The Tavern at the End of the World

Ritosh was being chased by sword-wielding thugs through the streets of Old Delhi. ‘No, not Old Delhi. Not anymore. It’s New Constantinople now,’ he told himself, quelling his treacherous thoughts. Even mentioning that name was an offense worthy of beheading. The world had changed more than he had thought possible in the last few decades, becoming a pale mockery of what it once was, ruled by Daemons – and some humans more vicious than any Daemon could ever hope to be. Not that he cared anymore, he’d long since lost everyone he cared about, and he looked forward to the warm embrace of Death. No, not like this. I won’t give these thugs the satisfaction of beating me, he thought and continued to run.

Ritosh was being chased not because of any crime he’d committed, but for sport. New Constantinople was a cruel, cruel place. But he was a stubborn man, even after all these years. And if the only thing he could take away from the King’s thugs – for he wouldn’t call them Guardians, they did no guarding – was the satisfaction of beating him to a pulp, then so be it. So, he ran, even though he was tired and his frail legs ached with shooting pains, even though his lungs screamed for mercy with every breath he took, even though his willpower was floundering, and all he wished for was the agony to end, for the endless abyss to take him.

Yet, he persisted.

Times were, Ritosh could have taken on the thugs without breaking a sweat. Times were, he wouldn’t have contemplated Death, except for penning poems to her mysteries. Times were, he was immortal, dancing to his own tunes – and at times, those of his lady love – singing, drinking and waltzing through Delhi with a twinkle in his eye and a smile on his eye. Dilwalo ki Dilli. Not anymore though, not anymore.

“We’ve got him cornered now, lads,” shouted one of the thugs. “He’s headed towards the River.”

That is when Ritosh realized his folly. In his haste to escape, he had missed a turn, and now he was heading towards the frothing, icy waters of the Yamuna. He knew it had been a risk, playing the fiddle in the streets of New Constantinople, especially in his bleary state, but age had not quelled his rebellious spirit. He wanted to show his dissatisfaction and contempt for the King, even if all he could do was spread some mirth to the broken and downtrodden through his music.

And look where that has got you, idiot, he scolded himself. But there was no heat in his words. He would do it again and again, just to spite the King and his regime. Wiping strands of silver hair from his face, he turned and faced his pursuers. To his back, the waters of the Yamuna churned and roiled mercilessly, carving through earth and stone. One more step, and even his once-immortal body would be crushed by the frigid currents, propelling him to a cold death.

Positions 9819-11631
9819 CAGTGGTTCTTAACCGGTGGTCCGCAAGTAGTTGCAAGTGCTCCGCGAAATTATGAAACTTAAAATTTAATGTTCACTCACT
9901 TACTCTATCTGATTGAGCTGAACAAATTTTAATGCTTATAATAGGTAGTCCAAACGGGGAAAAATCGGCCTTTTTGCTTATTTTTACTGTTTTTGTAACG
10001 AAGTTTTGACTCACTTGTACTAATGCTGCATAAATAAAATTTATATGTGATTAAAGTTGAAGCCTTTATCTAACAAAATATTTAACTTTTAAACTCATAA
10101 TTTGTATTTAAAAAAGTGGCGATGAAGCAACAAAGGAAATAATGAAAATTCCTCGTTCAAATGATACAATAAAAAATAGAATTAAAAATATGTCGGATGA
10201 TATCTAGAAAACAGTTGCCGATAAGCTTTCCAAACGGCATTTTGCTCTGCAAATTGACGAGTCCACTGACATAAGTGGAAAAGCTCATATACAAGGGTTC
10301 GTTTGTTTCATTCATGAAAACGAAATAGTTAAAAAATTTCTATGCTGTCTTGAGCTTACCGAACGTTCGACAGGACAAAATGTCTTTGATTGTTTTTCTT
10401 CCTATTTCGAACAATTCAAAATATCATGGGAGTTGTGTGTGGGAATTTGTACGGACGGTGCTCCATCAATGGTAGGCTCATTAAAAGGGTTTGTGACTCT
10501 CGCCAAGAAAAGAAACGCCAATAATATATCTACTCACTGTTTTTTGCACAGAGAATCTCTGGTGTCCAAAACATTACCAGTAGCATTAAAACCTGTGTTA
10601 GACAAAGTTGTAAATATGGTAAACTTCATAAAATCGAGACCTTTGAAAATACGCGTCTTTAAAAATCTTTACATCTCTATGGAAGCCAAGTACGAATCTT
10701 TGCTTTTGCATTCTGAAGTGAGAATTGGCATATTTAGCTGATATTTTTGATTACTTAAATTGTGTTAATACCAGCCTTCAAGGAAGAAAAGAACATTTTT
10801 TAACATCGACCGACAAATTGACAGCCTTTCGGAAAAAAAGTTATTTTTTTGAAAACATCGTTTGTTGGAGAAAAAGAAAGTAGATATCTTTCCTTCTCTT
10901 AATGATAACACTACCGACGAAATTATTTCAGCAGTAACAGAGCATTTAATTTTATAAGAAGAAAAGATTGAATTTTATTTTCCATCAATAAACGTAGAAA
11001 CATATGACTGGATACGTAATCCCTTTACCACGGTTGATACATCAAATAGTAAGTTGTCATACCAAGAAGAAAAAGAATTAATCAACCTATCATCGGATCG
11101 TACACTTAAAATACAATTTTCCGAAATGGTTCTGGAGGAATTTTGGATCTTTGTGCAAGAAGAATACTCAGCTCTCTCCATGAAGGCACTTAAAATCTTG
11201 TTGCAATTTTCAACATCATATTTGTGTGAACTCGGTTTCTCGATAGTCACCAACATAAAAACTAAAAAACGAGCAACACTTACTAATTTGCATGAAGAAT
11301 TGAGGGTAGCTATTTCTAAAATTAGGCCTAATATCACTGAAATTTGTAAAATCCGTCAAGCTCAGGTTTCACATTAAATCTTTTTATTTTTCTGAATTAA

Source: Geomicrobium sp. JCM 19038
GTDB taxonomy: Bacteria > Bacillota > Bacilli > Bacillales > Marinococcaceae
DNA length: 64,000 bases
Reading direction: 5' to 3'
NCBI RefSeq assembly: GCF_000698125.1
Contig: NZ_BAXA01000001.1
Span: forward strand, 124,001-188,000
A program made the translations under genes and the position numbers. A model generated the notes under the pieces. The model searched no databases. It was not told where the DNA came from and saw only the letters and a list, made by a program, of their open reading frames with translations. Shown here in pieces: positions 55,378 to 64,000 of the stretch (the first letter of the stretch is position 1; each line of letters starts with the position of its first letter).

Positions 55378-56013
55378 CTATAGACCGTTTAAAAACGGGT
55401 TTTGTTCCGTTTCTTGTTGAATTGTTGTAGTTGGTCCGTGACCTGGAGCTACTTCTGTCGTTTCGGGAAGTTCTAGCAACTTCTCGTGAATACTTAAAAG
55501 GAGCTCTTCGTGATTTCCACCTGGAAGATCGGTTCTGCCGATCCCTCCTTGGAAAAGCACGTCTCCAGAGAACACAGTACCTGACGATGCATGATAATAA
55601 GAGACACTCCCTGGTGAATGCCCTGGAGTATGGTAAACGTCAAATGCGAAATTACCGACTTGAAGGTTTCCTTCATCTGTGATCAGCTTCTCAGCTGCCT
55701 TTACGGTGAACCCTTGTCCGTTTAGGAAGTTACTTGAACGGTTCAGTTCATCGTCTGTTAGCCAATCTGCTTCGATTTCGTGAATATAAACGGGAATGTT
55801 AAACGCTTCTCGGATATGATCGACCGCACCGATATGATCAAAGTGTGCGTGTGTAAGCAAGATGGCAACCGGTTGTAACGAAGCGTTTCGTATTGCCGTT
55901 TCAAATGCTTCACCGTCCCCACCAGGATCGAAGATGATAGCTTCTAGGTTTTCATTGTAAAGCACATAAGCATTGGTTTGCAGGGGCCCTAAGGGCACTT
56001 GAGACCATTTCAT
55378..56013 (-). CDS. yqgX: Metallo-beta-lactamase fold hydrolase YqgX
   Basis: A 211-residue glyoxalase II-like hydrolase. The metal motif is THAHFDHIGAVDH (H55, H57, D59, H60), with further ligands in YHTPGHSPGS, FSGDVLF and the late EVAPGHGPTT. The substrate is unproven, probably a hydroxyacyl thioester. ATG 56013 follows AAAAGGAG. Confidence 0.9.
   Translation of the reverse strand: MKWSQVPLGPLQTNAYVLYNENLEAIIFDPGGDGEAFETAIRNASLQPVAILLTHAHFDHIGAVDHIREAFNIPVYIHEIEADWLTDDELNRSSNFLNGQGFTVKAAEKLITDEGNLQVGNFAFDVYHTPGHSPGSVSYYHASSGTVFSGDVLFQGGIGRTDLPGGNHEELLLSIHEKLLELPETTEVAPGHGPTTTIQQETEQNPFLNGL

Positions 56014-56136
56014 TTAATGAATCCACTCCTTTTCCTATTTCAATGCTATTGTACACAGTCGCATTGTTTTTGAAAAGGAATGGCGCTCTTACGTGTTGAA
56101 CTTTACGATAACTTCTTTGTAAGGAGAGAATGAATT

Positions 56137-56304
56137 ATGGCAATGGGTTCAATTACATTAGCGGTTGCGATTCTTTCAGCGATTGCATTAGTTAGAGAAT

“You’ve been rebelling against the good King for too long, old man. Didn’t the last lesson stick? Your petty machinations are useless,” sneered the leader of the thugs. He was clad in all white, like the rest of them, but with a red ribbon tied around his arm signifying his rank. 

“I was only playing music to uplift the people’s spirit,” said Ritosh, appealing to their humanity, hoping that he wouldn’t have to endure another beating. But it was for naught.

“Music is forbidden for the common folk; the Royal Decree clearly states so. They’re supposed to be working for the betterment of the good King and his empire, not dancing in the streets, or singing with their filthy voices. Those pleasures are reserved for Royalty, and those they deem worthy. Commoners must only do their jobs and make sure the empire continues to flourish. They do not deserve pleasures,” said the thug, running one finger over the
blade of his sword.

“Fuck you,” spat Ritosh, eyes blazing with rage. He was shivering, but whether it was from the cold or from fear, he did not know. 

“Insulting the Royal Guards, that’s a capital offence. Looks like we’ll have to beat the sedition out of you,” a wicked smile graced the thug’s lips. “Now, I would say that I won’t enjoy this, that it would hurt me more than you, but that would be a  lie.” 

Ritosh closed his eyes tight and grimaced. How could humans turn on one another?
How could they be so willing to subjugate their fellows on the whims of another? How could they preach loyalty to a Daemon who cared naught for them? 

But then, it wasn’t about loyalty, was it? It was about power. It was about dominance.

About stepping on those below them, and revelling in the glory of broken lives. Humans; even after living as one of them for close to a century, he couldn’t understand them. Or maybe he could, maybe with every little bit of immortality that was stripped from him, he was becoming human, like one of them, and that terrified him.
Times were, he wouldn’t even have contemplated what he was about to do next.

“Get him,” shouted the leader, and the white-clad thugs fell on him from all directions, vicious in their savagery.
Ritosh opened his eyes, and spoke a small prayer. Then, he removed a munition from the pocket of his jacket, his last one, and just as he was surrounded, he dropped it in the midst of the thugs and jumped from the cliff, propelled high by the force of the explosion, before falling straight into the glacial waters of the Yamuna, heralded by chunks of flesh and bloody rain.

Times were, Ritosh was immortal, happy.

As he submerged in the waters of the Yamuna and lost his flimsy hold on immortality,
as Death’s warm embrace engulfed him, he felt happy once again, for the first time in a long,
long century.

**********

 

Ritosh awoke on a sandy shore, buffeted by stormwinds and pelting hailstones. Waves crashed against the shore, and he barely managed to roll out of their way and avoid being smashed to smithereens by stranger tides. Huge, undulating waves rose and blanketed the horizon, roiling, churning and attacking the shore with all their menace, scaring Ritosh deep down to his bones. He raised an arm to cover his eyes and peer in the distance as he ran away
from the violent waters, only to discover that he wasn’t old anymore. His hand wasn’t frail, there weren’t any scars on it, and he didn’t feel the pain of living a hundred years with every step he took.